In Field Notes

I have always wondered about the interesting stitching at the head and foot of each Savu sarong textile. This last trip I asked Ina Hale in Namata, who is a member of the Hawu Miha weaver group. She told me that this stitching is calledbunga wurumada. Bunga means decoration or flower andwarumada refers to the head and foot of the textile. It indicates that the weaver has taken responsibility for completing the textile, both technically and ritually. After the textile is taken off the loom, the warp threads are cut and then the two ends are sewn together to create a tube sarong worn by a woman. Before sewing the textile, the weaver must sacrifice a chicken.

As a person of the Dawan ethnic group, I think that the animistic beliefs are the same in both of our cultures: we believe that the elements of the earth, like the cotton and natural dye plants, have a spirit and are “hot“ with life force, so by sacrificing a chicken it is a way of “cooling down“ that force so that no harm can come to the weaver who has used these elements in her textile. Ina Hale told me that after this ritual the textile`s seam should not be undone or the owner would have to sacrifice another chicken.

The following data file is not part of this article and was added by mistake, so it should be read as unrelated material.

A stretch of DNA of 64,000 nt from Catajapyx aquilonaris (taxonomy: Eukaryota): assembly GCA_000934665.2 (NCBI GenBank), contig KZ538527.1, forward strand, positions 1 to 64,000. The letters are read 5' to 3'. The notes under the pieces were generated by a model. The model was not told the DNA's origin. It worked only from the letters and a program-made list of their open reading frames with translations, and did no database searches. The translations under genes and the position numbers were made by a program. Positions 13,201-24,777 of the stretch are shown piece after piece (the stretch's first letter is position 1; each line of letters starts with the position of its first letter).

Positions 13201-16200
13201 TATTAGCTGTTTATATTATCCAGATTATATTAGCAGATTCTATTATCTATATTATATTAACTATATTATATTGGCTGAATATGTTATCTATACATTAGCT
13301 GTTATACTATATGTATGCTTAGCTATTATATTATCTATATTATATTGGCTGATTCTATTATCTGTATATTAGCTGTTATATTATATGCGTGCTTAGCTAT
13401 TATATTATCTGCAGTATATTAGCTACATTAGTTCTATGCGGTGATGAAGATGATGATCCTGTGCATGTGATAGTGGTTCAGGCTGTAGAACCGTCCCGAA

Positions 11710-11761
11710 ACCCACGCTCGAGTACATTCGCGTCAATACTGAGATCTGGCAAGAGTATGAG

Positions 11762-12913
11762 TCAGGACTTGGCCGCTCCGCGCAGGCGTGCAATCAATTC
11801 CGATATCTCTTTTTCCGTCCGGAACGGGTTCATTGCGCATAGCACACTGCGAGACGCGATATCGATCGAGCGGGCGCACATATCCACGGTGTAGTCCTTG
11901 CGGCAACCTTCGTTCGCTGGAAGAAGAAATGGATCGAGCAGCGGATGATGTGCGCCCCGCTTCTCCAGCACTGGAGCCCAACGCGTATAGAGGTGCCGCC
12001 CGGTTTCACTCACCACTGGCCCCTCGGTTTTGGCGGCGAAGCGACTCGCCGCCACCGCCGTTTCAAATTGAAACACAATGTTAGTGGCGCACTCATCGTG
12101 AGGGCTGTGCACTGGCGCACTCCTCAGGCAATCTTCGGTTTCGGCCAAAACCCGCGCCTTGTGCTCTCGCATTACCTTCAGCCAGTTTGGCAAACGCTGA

The Savunese traditional kerogo basket is made from young lontar palm leaves. The basket has two sections: the main section is where the farmer would put rice or corn, and the lid also has a section for the salt and chili that is eaten with the rice or corn. This basket contains the food that a farmer would eat when he or she goes to the field for the day. The basket is waterproof and can be washed out and reused.

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